Are parental psychiatric disorders related to the risk of autism spectrum disorder in the offspring?

In a recent cohort study published in The Lancet Regional Health – Europe, researchers from Sweden and Finland conducted a population-based study to investigate the potential association between psychiatric disorders in parents and the risk of the offspring developing autism spectrum disorder (ASD).

They found that the highest risk of offspring ASD was observed in cases where both the parents had psychiatric disorders, with impacted mothers showing a higher risk compared to impacted fathers alone.

Study: Association between parental psychiatric disorders and risk of offspring autism spectrum disorder: a Swedish and Finnish population-based cohort study. Image Credit: Prostock-studio/Shutterstock.comStudy: Association between parental psychiatric disorders and risk of offspring autism spectrum disorder: a Swedish and Finnish population-based cohort study. Image Credit: Prostock-studio/Shutterstock.com

Background

Globally, more than 16% of adults have ASD. The condition is influenced by both heritable and non-heritable factors, with parental psychiatric disorders posing a significant risk. However, large population studies comparatively examining maternal and paternal psychiatric disorders and their combined influence on offspring ASD are lacking.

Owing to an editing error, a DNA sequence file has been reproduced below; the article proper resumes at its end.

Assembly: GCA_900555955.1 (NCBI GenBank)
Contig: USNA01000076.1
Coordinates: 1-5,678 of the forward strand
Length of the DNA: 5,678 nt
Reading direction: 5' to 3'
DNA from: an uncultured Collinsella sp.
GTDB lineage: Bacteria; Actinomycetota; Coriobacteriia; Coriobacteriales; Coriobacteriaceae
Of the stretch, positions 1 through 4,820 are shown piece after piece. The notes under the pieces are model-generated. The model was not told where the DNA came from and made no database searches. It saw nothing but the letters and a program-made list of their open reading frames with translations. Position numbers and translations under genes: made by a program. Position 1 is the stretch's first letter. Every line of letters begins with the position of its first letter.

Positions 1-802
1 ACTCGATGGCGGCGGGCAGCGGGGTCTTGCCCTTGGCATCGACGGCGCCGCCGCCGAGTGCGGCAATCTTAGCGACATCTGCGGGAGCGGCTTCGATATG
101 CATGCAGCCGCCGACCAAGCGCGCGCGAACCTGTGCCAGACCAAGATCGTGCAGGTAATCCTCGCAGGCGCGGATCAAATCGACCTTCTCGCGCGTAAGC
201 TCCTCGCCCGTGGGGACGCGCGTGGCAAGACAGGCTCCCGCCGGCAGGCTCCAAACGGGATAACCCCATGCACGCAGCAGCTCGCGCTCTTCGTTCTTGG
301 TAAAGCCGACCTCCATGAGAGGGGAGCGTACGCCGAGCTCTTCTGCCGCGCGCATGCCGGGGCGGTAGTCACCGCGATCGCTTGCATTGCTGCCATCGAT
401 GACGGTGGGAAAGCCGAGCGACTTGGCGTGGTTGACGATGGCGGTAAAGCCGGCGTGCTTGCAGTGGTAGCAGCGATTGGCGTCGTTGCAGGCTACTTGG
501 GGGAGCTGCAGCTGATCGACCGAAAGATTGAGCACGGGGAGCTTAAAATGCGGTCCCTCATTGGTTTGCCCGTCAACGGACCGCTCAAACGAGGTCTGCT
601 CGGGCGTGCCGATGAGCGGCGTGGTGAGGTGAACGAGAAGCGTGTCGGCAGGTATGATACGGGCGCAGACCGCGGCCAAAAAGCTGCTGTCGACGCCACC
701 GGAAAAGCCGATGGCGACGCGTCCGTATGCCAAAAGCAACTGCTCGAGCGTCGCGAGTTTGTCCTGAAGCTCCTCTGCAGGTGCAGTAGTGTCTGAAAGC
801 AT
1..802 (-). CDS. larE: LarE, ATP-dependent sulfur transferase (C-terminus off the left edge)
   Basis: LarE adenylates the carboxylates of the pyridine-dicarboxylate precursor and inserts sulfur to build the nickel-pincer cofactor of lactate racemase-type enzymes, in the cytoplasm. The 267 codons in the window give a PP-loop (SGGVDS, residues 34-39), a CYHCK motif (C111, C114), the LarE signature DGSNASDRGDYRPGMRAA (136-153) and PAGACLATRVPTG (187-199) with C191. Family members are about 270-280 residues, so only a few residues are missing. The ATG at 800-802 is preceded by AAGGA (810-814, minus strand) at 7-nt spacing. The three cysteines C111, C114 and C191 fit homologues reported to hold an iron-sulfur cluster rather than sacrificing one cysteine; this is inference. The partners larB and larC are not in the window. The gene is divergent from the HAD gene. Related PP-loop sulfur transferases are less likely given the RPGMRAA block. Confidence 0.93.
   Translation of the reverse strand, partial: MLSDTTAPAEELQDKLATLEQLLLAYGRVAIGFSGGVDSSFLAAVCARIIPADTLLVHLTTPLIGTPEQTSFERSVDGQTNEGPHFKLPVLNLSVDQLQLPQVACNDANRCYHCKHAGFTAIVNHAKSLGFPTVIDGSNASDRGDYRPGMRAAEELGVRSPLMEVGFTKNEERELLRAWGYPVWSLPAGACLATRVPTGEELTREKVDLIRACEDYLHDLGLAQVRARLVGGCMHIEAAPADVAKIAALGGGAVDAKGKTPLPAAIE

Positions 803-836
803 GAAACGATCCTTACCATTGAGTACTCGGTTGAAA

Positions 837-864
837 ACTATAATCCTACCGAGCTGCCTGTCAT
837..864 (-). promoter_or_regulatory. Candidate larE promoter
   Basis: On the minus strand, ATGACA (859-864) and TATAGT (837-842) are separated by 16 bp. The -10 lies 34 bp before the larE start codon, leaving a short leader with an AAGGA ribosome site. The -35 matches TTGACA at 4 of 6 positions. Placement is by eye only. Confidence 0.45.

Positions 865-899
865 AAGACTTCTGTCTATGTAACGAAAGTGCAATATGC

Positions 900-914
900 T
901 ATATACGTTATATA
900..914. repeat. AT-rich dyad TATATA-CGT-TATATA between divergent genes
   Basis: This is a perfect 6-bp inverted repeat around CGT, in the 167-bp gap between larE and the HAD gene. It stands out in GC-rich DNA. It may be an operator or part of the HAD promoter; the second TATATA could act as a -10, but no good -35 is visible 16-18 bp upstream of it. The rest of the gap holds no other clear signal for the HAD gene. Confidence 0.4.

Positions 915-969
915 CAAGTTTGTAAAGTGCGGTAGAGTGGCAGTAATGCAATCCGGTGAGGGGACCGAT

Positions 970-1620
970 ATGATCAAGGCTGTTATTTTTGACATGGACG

The complex genetic architecture of psychiatric disorders, with multiple alleles across various loci, may contribute to a higher risk. Current evidence on this association is fragmented and hindered by inconsistent results, methodological limitations, and potential confounding factors.

Therefore, leveraging data from Swedish and Finnish nationwide registers, researchers in the present study conducted a comprehensive analysis. They examined the potential link between parental psychiatric disorders and offspring ASD while considering parental gender, comorbidities, and specific psychiatric disorders.

About the study

The study included children born in Sweden (1997–2016) to Nordic parents (Sweden, Denmark, Finland, Iceland, or Norway). Data were sourced from the Swedish Medical Birth Register, the Swedish Multi-generation Register, and the Total Population Register. The study was replicated using data from children born to Nordic parents in Finland during the same period.

A total of 2,505,842 children (Sweden n = 1,488,920, Finland n = 1,016,922) were included and followed up for a mean of 11 years. Psychiatric disorder diagnoses were sourced from the Swedish National Patient Register and the Finnish Care Register for Health Care, utilizing the International Classification of Diseases (ICD) system.

In both Sweden and Finland, regular medical check-ups and developmental assessments are standard procedures for infants and preschoolers. Children showing signs of ASD are referred to specialists in child psychiatry or neurology for detailed evaluation, following established protocols for diagnosis.

Further, data on birth year, offspring sex, maternal/paternal age, gestational age, maternal body mass index, maternal smoking during pregnancy, parental income, and education were gathered for supplementary analyses.

Statistical analysis involved the use of Cox proportional hazards models, adjusted hazard ratios (aHRs), inverse Kaplan–Meier curves, and interaction term assessments, with robust standard errors and adjustment for offspring birth year.